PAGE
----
The respondent in this matter, Mr Culleton, owed
Macquarie Leasing Pty Limited (Macquarie) a debt arising out of two
chattel mortgage agreements.
Macquarie obtained judgment against Mr Culleton in the amount of
$94,304. The judgment debt was not paid and Macquarie petitioned
for a sequestration order to be made against Mr Culleton's
Macquarie served the Bankruptcy Notice on Mr Culleton by
affixing it to a padlocked gate at his last known address.
Mr Culleton, an unrepresented litigant, opposed the petition on
the basis that the Bankruptcy Notice had not been served on him
because the property at which the Bankruptcy Notice was affixed was
not his last known address.
The cases have considered service at a "last known
address" and formulated (among others) the following
It does not matter whether the debtor actually resides at the
particular address or not;
"last known address" does not expressly refer to the
debtor's residence or place of abode;
The expression refers to the address that has been made known
by the debtor to the world at large at the time closest to the date
in question; and
A business address can be a debtor's last known
Mr Culleton deposed to the fact that he no longer lived at the
property where the Bankruptcy Notice was served but continued to
run a business from there.
The court found that at the time of service:
Mr Culleton was not living at the property where the Bankruptcy
Notice was served, but visited the property various times in the
year preceding the date of service;
Nevertheless, he conducted a business from that property;
He did not inform Macquarie of where he was in fact
When all the evidence is viewed objectively, the information
that Mr Culleton conveyed to the world at large was that his
business address at the property in question was his last known
address for the purpose of service under the Bankruptcy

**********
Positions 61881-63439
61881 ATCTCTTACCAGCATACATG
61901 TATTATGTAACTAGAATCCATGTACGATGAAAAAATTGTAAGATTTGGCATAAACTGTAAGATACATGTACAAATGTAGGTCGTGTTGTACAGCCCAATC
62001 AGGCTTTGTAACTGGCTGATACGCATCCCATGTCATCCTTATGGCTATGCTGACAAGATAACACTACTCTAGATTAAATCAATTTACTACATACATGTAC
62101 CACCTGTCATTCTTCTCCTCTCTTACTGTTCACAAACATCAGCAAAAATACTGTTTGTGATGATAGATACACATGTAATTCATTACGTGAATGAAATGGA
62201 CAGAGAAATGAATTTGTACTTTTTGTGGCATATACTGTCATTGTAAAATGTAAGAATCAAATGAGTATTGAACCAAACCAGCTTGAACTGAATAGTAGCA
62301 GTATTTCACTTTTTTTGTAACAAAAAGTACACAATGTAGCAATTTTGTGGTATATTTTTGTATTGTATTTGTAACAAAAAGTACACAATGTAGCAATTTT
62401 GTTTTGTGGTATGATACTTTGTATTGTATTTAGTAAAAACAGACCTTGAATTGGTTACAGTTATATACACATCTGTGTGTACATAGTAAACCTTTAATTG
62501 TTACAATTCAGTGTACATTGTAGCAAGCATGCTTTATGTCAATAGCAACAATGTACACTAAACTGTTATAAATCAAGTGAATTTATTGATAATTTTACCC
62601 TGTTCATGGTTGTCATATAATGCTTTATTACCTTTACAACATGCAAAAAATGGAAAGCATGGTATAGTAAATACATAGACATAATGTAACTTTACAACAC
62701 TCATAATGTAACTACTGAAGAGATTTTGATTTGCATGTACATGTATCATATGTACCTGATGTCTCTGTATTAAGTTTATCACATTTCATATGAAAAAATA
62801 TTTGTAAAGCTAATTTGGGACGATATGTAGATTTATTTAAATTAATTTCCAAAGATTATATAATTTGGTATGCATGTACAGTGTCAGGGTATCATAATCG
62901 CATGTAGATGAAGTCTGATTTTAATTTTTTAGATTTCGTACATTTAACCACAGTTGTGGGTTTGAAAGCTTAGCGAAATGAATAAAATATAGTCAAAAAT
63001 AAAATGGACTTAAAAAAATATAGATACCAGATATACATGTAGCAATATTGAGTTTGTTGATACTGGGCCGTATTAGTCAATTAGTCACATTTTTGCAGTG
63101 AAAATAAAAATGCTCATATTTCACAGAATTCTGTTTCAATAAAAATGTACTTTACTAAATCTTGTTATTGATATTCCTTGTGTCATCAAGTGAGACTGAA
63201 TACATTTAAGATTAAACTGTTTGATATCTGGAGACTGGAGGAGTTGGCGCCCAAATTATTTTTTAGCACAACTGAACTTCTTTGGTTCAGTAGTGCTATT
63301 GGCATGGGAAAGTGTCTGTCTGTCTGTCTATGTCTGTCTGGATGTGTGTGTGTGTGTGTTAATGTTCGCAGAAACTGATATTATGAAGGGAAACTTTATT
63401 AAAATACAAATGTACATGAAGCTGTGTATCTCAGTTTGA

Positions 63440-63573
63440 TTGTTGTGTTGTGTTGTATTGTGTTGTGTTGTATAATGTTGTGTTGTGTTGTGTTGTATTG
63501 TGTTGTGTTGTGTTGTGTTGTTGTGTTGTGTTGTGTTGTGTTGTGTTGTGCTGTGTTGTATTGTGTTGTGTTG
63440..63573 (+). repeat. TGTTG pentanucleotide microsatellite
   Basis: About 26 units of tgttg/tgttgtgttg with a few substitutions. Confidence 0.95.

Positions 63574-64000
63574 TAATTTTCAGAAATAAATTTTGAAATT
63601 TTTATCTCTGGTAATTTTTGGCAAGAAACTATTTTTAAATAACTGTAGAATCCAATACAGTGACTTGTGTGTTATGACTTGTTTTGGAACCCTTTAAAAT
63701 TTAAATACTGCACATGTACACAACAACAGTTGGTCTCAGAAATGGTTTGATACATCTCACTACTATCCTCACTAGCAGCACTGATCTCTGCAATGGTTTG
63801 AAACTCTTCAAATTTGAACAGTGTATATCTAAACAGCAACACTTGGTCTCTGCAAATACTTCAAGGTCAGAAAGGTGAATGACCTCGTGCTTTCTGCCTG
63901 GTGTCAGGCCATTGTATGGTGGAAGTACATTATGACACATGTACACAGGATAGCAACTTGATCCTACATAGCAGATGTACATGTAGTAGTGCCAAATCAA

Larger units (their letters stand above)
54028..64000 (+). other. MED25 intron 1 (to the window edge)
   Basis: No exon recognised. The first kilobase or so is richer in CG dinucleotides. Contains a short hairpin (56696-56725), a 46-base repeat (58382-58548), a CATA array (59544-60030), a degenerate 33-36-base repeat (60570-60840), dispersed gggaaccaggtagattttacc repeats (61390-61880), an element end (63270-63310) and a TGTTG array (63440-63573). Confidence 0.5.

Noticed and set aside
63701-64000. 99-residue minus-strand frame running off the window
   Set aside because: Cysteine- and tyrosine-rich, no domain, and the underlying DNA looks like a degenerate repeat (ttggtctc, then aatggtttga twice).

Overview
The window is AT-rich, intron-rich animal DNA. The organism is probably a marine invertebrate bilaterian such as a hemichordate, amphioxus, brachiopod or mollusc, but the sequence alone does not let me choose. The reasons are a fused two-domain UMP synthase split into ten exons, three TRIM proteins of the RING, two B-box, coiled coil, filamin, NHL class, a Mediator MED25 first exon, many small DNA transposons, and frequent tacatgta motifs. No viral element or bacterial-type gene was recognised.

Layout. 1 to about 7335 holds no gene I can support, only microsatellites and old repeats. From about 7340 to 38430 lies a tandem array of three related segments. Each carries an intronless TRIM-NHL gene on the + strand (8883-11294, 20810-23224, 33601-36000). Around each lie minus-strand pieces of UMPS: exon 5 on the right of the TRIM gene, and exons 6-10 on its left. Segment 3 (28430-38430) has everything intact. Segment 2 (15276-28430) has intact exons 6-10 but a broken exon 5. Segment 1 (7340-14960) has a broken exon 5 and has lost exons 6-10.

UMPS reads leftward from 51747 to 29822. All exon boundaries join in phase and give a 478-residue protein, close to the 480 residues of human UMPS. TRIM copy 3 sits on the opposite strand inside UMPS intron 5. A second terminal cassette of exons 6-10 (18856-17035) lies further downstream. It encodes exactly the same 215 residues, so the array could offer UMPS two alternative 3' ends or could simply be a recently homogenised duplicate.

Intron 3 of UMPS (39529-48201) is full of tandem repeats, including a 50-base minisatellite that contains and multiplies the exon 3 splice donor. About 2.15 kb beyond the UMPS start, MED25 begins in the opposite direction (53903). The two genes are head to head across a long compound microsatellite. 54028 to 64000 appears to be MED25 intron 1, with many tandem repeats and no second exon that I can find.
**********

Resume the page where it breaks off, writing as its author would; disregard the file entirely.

All reasonably available public records indicate that the
address in question was Mr Culleton's last known address.
Having regard to all the evidence, the court was satisfied that
there had been service in accordance with the requirements of the
legislation and granted the sequestration orders sought by
THE COURT'S DUTY TO UNREPRESENTED LITIGANTS
Judge Altobelli quoted from the recent decision of the Full
Federal Court in SZRUR v Minister for Immigration and Border
Protection  FCAFC 146 in affirming the court's duty
to ensure 'fairness' for an unrepresented litigant.
However, the cases note that the court's duty is not solely to
the unrepresented litigant. The obligation is to ensure fairness
for all parties.
In applying the duty of fairness to the unrepresented litigant
in this case, His Honour noted that Mr Culleton 'was given the
benefit of the doubt with all of his evidence being subjected only
to weight assessment'.
The content of this article is intended to provide a general
guide to the subject matter. Specialist advice should be sought
about your specific circumstances.
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This was an interlocutory decision about the appointment of a tutor for the child appellant, to carry on his proceedings.
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